How dare anyone criticise the saintly figure that ‘everyone knows’ is devoted to helping others? A serious problem, as we discovered, is that criticising the ‘hero’ opens us to the accusation that we are obstructing his or her efforts to do good, that we are actually harming the people they are trying to help! Are we mad? The case of the alleged paedophile BBC presenter Jimmy Savile appears to be an astonishing example of how a vocal commitment to ‘compassion’ can act as a kind of force field protecting the worst sociopaths from detection and criticism. As the Buddhist writer Alan Watts said so well:
‘The goody-goodies are the thieves of virtue.’
Tony Blair, the thief of Baghdad, is another example.
The infection of the spiritual ego is hidden deep inside individuals and societies where it festers and becomes ever more poisonous. It is easy to understand how a population dominated by a religion devoted to ‘compassion’ could become utterly disempowered by an elite protected from all dissent. In some societies the idea of karma compounds the problem: people are trained to believe that a single bad thought about the ‘Enlightened beings’ ruling them will annihilate all their ‘positive karma’, guaranteeing eons of suffering in hell. How could any mere mortal work for political change without thinking a single negative thought about people presiding over extreme oppression?
So how can we discern the spiritual egotist from the genuinely compassionate? Comedy fans already know the answer. The ego is above all characterised by seriousness and self-control – it demands respect and admiration. It is constantly fearful that a tiny slip will expose the self-seeking reality. The egotist feels uncomfortable and vulnerable in the presence of self-ridicule and humour. How cringe-making it is to see the celebrity ego – so comfortable when angrily hammering the table about serious issues – bewildered and lost as people start joking and laughing.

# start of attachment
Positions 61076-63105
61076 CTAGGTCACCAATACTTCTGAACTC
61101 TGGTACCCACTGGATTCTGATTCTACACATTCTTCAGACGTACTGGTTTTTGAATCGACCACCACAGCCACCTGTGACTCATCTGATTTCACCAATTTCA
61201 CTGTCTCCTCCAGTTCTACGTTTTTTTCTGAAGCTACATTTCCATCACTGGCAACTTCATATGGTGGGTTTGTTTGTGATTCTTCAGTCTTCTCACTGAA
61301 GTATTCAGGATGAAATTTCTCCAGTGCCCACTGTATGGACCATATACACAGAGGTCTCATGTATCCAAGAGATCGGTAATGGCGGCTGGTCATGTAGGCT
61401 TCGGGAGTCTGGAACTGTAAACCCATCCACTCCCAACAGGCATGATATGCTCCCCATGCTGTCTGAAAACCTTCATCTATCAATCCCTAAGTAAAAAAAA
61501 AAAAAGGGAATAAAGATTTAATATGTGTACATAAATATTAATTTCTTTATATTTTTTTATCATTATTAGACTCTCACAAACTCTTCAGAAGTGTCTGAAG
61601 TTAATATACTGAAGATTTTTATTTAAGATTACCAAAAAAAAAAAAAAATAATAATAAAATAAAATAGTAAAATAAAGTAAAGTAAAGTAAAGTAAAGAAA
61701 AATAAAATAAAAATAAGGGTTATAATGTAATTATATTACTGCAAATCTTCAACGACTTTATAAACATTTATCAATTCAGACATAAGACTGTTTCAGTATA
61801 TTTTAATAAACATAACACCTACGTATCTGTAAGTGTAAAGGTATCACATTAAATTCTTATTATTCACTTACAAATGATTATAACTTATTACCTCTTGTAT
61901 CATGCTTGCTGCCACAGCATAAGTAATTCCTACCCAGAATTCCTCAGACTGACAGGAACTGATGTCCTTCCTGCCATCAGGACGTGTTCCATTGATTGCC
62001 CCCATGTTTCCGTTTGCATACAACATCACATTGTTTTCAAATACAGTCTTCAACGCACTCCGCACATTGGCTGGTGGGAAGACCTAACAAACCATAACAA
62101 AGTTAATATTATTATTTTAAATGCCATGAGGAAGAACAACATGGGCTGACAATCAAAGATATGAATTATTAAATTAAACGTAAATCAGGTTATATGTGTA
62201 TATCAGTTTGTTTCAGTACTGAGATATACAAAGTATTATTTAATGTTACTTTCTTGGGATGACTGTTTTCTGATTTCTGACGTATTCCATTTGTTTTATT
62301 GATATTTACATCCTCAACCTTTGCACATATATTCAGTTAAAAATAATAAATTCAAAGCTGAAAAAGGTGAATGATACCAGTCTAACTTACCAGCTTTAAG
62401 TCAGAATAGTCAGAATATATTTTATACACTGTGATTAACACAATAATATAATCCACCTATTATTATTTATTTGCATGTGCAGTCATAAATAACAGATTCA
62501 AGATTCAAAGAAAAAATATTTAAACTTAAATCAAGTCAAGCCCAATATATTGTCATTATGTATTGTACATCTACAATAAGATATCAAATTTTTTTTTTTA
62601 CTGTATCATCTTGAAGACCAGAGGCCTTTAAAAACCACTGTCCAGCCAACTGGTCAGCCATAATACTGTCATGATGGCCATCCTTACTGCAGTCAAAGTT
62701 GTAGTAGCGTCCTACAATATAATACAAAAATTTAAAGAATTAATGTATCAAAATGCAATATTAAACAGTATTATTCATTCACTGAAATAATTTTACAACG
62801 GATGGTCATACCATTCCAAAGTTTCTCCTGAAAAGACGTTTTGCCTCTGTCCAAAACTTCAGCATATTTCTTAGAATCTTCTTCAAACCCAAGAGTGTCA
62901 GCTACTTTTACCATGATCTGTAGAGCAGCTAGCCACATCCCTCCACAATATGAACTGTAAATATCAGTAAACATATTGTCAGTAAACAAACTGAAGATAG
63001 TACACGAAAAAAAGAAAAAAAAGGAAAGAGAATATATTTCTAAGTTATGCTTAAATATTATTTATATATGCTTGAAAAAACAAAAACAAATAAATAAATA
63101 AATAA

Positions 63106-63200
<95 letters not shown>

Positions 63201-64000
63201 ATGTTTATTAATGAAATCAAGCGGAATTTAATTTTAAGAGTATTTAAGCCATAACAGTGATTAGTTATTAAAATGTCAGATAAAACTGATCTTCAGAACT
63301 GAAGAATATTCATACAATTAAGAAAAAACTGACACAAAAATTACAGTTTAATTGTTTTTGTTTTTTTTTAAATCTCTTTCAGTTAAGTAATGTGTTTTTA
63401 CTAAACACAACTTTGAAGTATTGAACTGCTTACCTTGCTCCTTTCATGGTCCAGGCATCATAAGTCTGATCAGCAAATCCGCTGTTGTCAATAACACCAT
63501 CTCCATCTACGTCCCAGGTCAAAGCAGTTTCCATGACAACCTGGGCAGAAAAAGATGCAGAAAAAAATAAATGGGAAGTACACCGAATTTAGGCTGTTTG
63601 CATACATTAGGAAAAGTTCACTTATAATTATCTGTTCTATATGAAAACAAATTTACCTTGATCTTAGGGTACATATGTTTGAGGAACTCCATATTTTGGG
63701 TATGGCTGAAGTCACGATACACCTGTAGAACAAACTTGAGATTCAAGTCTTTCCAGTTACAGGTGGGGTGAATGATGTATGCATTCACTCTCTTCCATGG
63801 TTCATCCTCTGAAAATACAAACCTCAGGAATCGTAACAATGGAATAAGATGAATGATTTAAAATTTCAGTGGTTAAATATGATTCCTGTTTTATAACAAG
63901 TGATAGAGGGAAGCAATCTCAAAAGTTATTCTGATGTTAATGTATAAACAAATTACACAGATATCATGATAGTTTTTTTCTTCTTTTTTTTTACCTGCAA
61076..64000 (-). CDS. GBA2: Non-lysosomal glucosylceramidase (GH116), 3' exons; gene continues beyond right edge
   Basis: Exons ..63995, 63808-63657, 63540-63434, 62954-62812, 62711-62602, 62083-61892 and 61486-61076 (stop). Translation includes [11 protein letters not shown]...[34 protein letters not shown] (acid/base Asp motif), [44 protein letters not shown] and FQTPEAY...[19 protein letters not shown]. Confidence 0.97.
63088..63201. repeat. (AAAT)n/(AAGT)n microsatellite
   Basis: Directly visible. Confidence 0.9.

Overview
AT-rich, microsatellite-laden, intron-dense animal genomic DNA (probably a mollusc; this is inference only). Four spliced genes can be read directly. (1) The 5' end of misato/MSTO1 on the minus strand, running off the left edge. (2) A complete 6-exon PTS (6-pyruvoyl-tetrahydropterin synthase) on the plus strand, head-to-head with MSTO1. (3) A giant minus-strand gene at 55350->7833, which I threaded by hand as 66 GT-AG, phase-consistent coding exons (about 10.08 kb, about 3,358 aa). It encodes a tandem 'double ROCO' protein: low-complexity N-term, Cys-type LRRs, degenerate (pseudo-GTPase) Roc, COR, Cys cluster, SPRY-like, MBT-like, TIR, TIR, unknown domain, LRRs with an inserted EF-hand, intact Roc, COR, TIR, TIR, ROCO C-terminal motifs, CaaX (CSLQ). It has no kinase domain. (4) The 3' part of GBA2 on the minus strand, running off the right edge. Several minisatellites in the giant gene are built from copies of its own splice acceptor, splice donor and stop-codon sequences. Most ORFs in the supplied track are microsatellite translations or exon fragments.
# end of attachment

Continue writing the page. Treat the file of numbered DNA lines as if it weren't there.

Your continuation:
Egotists set out to produce ‘historic’, ‘world-changing’ results. The compassionate do not take themselves that seriously; mostly they are having fun, even as they bring astonishing benefits to the people around them. Chinese Buddhas are not pictured as serious people; they sit with fat bellies, roaring with laughter. It is a nice irony that the best definition of an Enlightened person is someone who simply knows that he or she is completely ordinary. Osho said:
‘Someone asked Suzuki about his teacher: “What was exceptional in your teacher, Suzuki?” Suzuki was a Zen master, so he said, “The only thing I will never forget is this, that I have never seen a man who thought himself so ordinary. He was just ordinary, and that is the most extraordinary thing, because every ordinary mind thinks he is exceptional, extraordinary.”’
It makes sense that we cannot try to be ordinary; we can only learn the futility of our ceaseless efforts to be extraordinary. Every effort we make to be ‘special’ – though it might be specially kind, compassionate, politically progressive – is commandeered by the ego that is the deepest cause of suffering. We can only learn to see the pointlessness of trying to be something other than that which we are – ordinary. When we understand that there is in fact nothing to achieve and nowhere to go – because all paths lead to ego – ‘the spring comes and the grass grows by itself’.
A question remains, of course: if escape in ‘success’ is futile, what are we to do with the wounds of ego: with the dread of insignificance, the dissatisfaction and endless craving for more attention? Is there a way of responding to emotional pain that does not bring yet more chaos to ourselves and the world?
Part 2 can be found here…
Part 3 to follow